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What Makes a Boss Great?

By David Tessmann-Keys

female boss working with a team memberBosses get a bad rap. And there are plenty of reasons why. Seemingly everyone has a horror story of a manager who belittles team members, promises raises or promotions that never materialize, ignores simmering interpersonal conflicts, mismanages important projects, yells and screams but rarely praises—and some are guilty of many, if not all of these behaviors.

But they’re not the ones for whom Boss’s Day, which falls every year on October 16th, is observed. Boss’s Day is about celebrating the good leaders, the ones who make us want to come to work in the morning and, more importantly, come back again tomorrow.

What’s most interesting about a good boss is that, while there is a set of behaviors that define one—effective communication, timely and proactive coaching, the ability to bring out the best in people, recognizing and unleashing their team members’ potential, to name a few—the specifics of what separates good bosses from bad can also be somewhat subjective.

With that in mind, on LinkedIn, Twitter, and Facebook we posed two simple questions: “What makes your boss great?” and “What makes a good boss?"

Predictably, the answers we received to these questions reflected both a diversity of perspectives and the quality of the relationships great bosses build with their people.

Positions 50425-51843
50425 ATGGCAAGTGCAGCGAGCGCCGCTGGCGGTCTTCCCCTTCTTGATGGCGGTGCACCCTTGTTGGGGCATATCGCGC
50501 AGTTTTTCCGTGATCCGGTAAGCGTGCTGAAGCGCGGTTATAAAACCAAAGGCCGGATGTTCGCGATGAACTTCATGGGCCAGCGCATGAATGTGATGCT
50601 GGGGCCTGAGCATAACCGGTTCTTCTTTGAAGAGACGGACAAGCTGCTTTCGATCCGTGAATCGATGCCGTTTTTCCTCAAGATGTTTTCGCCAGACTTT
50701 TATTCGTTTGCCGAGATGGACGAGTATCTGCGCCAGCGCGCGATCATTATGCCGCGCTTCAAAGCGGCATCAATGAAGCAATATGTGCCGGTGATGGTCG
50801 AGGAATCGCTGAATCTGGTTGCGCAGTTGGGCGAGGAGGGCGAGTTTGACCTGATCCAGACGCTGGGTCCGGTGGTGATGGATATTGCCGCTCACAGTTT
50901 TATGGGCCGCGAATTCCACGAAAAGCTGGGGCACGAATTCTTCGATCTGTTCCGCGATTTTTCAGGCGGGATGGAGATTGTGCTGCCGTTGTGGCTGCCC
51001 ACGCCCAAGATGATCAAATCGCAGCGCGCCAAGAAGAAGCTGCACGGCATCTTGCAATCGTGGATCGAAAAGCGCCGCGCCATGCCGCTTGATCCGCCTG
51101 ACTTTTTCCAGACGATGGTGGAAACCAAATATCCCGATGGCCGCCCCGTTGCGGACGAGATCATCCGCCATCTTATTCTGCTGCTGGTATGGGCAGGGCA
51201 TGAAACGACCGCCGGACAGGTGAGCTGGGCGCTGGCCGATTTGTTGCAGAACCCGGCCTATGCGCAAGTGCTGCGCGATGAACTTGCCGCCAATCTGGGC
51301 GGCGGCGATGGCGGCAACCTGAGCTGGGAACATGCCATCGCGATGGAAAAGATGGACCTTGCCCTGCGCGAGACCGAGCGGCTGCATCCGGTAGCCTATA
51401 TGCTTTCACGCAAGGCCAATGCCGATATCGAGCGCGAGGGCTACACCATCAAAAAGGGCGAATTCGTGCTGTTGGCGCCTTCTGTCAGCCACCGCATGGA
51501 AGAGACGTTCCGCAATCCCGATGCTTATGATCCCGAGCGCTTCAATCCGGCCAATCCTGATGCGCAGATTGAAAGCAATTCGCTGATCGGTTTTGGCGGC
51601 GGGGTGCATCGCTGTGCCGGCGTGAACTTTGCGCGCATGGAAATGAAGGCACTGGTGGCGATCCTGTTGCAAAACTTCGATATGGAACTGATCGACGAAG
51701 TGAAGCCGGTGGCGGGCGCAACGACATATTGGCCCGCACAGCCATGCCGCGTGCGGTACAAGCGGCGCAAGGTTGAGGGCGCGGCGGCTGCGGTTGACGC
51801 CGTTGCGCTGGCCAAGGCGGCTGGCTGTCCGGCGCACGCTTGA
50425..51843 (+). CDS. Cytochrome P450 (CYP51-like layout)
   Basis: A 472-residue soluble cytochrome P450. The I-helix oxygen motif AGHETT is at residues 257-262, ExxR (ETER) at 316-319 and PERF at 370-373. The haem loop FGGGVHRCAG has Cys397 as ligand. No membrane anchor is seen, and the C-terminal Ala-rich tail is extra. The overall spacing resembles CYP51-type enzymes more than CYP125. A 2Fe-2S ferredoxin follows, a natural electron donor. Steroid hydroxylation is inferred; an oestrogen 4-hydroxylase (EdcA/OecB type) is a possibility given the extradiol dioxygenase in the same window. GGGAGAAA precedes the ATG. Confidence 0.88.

Here’s a sampling of the responses we received to these two questions:

“My greatest boss was empowering, which enabled me to have autonomy and self-mastery. He was still there for me to help remove roadblocks … There was a mutual trust. I didn’t see trust, but to me that is the highest and most basic trait you need in any relationship to be successful. He trusted and believed in me, and I trusted him to be honest and lead me down the right path.”

"I was blessed to [have] worked with a few of those leaders and it was truly inspiring and productive ... Steve Jobs said, ‘It doesn't make sense to hire smart people and tell them what to do; we hire smart people so [you] can tell us what to do.’ If you are a control freak as a leader or manager, you are the barrier to your own growth. Don't hire robots who follow all your orders.”

“A good boss is courageous. Brave enough to be vulnerable; to call others out; to challenge cultural inertia; to empower [his or her] team; to engage in self-reflection and check one’s own behaviors; to admit the answers are not always one’s own; to trust one’s team and to allow failure with grace and support, and the knowledge that lessons will be learned.”

“No boss is perfect, but with willingness to get involved and get to know about his/her team, it's gonna be one great starter to be an awesome one!”

“My boss (leader) trusts me, empowers me, and is always available to support me without removing responsibility. He makes his team his first priority, and truly cares about our individual success before his own.”

This Boss’s Day, we hope you can proudly say you work for a great boss. And if you are a boss, whether you’re a first-level manager or a senior executive, we hope the comments above reflect the behaviors you put on display every day and the relationships you aspire to build with your people.

Happy Boss’s Day! 

Learn how DDI can help accelerate your leaders for maximum business impact.

David Tessmann-Keys is president of DDI. He is committed to promoting a workplace where both men and women have opportunities to advance their careers and to realize their full potential.

Posted: 10 Oct, 2018,
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